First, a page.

“Resolution One: I will live for God. Resolution Two: If no one else does, I still will.” - Jonathan Edwards -

Thursday, October 04, 2007

Desire?

I received a flyer in the mail the other day, from an ostensibly conservative local Christian bookstore, and was struck by the advert for one of the books -- To quote the popular author -- "Contrary to what you may have heard in church, desire is the key to the Christian life"

Is he right? If desire is the key to the Christian Life, then it falls into the same bucket as a pagan life -- is not desire the key to a pagan's life? What about everyone else, isn't desire the basic motivation for all?

Western Christendom is rife with inane sayings like this -- we speak of faith and desire as if they are our goals, but both of these have an object -- we are to have faith IN Christ, our desire is to grow IN Christ. These terms without an object upon which to focus them are simply man-centered actions.

Now, I understand two things: (1) Questioning a wildly popular author's statement is bound to cause people to go into defense mode for their author, and (2) the comments should be taken in the light that the author is giving them.

However, being curious, I went out and read a portion of this author's book, and, like another of his books that I ALMOST made it through, this is based around us and OUR feelings, OUR desires, and only marginally concerned with God, although he uses a lot of phrases with 'religious words'. He also makes this statement -- "You've heard this teaching before -- sublimate your desires and replace them with obligation (sanctification). Would you be surprised to learn that Christ calls us to embrace desire, not to suppress it?"

The author says that the church has killed our desires, and has replaced it with moral obligation and called it sanctification. Is that our choice? We either are legalistic automatons, or truly alive people pursuing our desires? And of course, this author asserts, our desire will be to pursue God, right? -- Funny, that is not what Paul says -- In Romans 3 Paul makes it clear that we are not seeking God.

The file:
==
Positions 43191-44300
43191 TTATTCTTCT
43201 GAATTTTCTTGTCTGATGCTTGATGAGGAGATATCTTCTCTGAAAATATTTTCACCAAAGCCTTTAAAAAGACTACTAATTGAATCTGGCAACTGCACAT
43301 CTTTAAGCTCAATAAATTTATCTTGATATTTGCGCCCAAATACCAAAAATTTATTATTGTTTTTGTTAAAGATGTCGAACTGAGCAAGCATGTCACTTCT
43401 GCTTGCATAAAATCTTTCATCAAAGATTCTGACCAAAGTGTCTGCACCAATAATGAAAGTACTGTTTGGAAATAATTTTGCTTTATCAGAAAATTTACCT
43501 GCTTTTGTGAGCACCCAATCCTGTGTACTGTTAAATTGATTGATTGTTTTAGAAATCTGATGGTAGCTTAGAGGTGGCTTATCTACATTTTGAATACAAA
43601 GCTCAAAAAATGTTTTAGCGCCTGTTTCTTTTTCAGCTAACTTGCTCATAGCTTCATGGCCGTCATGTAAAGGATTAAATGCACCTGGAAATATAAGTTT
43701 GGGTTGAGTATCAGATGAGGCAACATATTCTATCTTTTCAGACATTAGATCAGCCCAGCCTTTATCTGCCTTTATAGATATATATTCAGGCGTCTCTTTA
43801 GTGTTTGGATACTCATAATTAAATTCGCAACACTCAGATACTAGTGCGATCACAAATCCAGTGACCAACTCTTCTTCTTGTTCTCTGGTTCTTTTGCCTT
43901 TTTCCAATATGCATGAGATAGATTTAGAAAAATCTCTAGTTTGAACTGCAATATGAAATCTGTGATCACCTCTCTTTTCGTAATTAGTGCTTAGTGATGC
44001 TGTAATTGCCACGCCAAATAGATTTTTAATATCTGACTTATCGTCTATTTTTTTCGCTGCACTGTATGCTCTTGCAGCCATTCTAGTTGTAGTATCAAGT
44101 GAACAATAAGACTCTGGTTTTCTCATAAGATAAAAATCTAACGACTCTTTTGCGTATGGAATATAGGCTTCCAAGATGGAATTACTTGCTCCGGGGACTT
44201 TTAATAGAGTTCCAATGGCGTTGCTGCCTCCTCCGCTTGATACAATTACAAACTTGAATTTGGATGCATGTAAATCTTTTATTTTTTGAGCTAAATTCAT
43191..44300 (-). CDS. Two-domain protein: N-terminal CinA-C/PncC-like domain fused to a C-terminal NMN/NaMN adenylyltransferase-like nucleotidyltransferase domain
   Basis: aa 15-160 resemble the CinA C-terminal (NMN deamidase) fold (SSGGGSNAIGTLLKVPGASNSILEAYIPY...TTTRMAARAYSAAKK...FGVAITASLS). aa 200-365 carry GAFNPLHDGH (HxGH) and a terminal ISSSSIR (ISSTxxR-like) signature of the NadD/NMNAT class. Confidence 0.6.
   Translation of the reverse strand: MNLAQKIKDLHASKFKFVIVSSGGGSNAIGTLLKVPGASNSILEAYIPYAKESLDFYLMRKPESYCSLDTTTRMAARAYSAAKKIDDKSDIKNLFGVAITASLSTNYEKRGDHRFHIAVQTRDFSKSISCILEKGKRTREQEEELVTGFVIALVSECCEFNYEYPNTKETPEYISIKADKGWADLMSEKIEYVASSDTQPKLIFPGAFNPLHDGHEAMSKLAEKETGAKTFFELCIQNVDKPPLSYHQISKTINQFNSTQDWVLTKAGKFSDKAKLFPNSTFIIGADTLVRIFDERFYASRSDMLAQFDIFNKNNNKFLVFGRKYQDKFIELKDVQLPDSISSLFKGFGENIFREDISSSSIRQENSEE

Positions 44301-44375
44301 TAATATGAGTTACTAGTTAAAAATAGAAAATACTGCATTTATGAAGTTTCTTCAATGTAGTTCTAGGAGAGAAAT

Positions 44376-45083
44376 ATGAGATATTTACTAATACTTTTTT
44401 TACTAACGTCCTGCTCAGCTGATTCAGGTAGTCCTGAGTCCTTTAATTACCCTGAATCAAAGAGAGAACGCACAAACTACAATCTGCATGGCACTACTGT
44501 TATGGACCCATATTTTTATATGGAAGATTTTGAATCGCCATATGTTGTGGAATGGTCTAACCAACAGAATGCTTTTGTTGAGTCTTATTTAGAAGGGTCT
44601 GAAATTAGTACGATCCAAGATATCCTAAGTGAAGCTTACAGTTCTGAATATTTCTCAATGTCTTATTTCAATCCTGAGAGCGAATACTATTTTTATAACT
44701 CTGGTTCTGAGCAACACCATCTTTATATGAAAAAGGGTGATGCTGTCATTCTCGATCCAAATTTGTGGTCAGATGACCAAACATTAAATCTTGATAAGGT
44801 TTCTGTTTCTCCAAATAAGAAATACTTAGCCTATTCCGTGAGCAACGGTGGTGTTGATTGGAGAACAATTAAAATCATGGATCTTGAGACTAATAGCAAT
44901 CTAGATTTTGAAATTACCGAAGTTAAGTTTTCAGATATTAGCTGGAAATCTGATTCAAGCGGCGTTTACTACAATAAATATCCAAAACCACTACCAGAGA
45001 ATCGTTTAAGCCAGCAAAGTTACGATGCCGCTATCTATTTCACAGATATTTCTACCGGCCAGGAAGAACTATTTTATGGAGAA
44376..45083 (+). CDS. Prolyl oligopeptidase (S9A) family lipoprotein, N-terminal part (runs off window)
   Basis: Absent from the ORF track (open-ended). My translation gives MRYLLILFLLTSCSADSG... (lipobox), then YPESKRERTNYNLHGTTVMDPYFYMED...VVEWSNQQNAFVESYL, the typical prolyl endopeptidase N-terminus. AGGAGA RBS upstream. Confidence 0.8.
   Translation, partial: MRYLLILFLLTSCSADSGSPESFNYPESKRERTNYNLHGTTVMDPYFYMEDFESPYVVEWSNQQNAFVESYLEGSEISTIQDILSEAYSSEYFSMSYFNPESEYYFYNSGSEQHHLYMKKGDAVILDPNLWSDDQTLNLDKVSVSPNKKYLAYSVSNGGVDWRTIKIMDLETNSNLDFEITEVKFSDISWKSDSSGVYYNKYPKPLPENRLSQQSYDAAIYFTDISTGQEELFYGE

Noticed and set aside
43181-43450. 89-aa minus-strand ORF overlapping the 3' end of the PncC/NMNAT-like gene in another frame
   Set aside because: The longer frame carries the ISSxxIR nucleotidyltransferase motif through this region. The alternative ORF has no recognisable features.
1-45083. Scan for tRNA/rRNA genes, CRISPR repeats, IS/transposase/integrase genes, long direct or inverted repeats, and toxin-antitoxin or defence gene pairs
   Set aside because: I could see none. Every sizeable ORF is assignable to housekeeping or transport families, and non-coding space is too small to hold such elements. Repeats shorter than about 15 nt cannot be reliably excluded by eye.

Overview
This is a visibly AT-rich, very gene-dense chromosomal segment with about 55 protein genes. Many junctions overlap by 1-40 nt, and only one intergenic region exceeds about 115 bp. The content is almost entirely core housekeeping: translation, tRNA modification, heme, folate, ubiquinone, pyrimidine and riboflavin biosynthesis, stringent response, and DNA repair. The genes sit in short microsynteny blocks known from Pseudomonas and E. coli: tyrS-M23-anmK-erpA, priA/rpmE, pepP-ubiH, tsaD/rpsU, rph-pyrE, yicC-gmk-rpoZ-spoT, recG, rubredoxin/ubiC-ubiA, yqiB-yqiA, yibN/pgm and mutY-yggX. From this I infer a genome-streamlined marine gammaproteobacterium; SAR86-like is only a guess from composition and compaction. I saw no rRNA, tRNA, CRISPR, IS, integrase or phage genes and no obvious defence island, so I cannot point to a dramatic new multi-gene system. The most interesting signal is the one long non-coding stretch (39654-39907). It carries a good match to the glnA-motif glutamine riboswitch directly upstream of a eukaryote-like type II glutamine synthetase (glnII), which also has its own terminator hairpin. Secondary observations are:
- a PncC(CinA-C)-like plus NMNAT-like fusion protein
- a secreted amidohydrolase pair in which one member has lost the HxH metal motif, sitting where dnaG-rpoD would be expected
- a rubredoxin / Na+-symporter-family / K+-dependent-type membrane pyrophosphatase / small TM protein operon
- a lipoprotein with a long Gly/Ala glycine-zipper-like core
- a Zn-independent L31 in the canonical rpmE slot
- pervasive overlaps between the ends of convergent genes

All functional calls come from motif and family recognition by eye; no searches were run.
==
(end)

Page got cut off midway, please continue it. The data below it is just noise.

Also, what about 'dumping' that 'moral obligation'? Paul's Epistles are full of moral obligation -- what this author seems to have forgotten is that our desire, if we are truly regenerated, WILL be for that moral 'obligation'. Some of Paul's writing on this -- Ephesians 5; 1st Corinthians 6; Galatians 5.

This author is well-known as one who likes to promote the 'if it feels good, it must be right' psychobabble mentality. I was so unimpressed with the first book I read by him that I only made it 3/4 of the way through it. And that book had been recommended by a friend who I have (still) a lot of respect for!

It is precisely this type of pulp fiction that causes pastors to constantly be grappling with people who are mired in the muck of the therapeutic gospel, dealing with their 'hidden languages', 'woundedness', and 'pursuit of their manhood'. These people WILL NOT turn to, or listen to, the Scriptures on this -- they constantly get out their dog-eared books written by people who selectively quote the Word, whose appeal is blantantly to the basest nature of man.

Listen to Paul -- Galatians 2:20 I have been crucified with Christ. It is no longer I who live, but Christ who lives in me. And the life I now live in the flesh I live by faith in the Son of God, who loved me and gave himself for me.

Over and over Paul says that we are to put off our old self and put on our new self that is being forged into the image of Christ. It seems that this author with his "Mortal Obligation" statement has overlooked what true regeneration is.

1 comment:

Anonymous said...

There is a lot of poison on the bookshelves of Christian book stores. The real tragedy is that most people who browse these stores don't know the difference.

Daveinlewisville